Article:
All of these happenings have been of considerable assistance to the conscious development of anarchist ideas. Equally it is true that artificial notions have come to light at the same time: liberalism and that allegedly "scientific" socialism, one of the branches of which is represented by Bolshevism-Communism. However, despite all their vast influence upon the psychology of modern society, or at any rate upon a large part thereof, and despite their victory over the classical reaction on the one hand, and over the individual personality on the other, these artificial notions tend to slip down the slope leading to the familiar forms of the old world.
The free man, who achieves consciousness and expresses it around himself, inevitably lays to rest and always will lay to rest, the whole of mankind's ignoble past, as well as all that that implied in terms of deceit, arbitrary violence and degradation. It will also lay these artificial teachings to rest.
From this moment forth, the individual little by little struggles free of the carapace of lies and cowardice in which the earthly gods have wrapped him since birth, and that with the aid of the brute force of bayonet, ruble, "justice" and hypocritical science - the science of the sorcerers' apprentices.
In sloughing off such infamy, the individual attains a completeness that opens his eyes to the map of the world: and the first thing he remarks is his servile former existence, replete with cowardice and misery. In making a slave of him, that former existence had done to death everything clean, pure and worthwhile that he had started life with, so as to turn him either into a bleating sheep, or an imbecilic master who tramples and destroys anything good to be encountered in himself or in others.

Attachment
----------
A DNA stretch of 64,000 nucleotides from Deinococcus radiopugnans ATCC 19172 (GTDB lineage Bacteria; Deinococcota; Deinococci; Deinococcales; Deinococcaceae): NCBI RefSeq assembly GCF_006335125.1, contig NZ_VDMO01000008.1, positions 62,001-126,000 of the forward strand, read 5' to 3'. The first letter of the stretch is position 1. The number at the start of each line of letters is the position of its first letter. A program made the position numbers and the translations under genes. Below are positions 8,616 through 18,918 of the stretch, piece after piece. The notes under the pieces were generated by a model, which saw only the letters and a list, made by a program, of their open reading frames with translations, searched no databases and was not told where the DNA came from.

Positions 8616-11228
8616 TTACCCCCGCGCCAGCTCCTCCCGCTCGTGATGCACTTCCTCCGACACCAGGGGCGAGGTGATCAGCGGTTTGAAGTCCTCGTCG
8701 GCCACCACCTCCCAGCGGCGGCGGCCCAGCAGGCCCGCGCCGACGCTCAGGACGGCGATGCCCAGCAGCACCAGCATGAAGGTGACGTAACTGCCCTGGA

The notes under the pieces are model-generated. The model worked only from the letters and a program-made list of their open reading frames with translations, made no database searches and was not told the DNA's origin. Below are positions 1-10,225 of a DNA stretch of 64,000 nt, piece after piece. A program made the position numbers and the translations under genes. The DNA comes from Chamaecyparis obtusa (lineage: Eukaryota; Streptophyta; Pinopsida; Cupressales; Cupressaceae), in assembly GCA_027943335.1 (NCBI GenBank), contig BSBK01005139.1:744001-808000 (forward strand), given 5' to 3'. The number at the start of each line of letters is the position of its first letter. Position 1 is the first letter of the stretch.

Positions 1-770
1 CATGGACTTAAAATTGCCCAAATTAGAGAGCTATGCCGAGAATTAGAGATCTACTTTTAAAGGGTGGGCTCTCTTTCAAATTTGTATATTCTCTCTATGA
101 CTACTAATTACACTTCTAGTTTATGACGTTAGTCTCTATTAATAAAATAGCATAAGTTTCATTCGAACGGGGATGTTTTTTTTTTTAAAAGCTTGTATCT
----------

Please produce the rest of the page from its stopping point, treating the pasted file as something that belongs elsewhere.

It is at this point only that man awakes to natural freedom, independent of everyone and everything which reduces to ashes anything that defies it, everything that violates nature's purity and captivating beauty, which is made manifest and grows through the autonomous creative endeavor of the individual. It is here only that the individual comes to his senses again and damns his shameful past for once and for all, severing every psychic link with it that hitherto imprisoned his individual and social life with the burden of its servile ascendancy and also, partly, through his own resignation, as encouraged and deceived by the shamans of science.
Henceforth, man makes as much progress from year to year towards a lofty ethical goal - not to be and not to become a shaman himself, some prophet of power over others and no longer to tolerate others wielding power over him - as formerly he was making from generation to generation.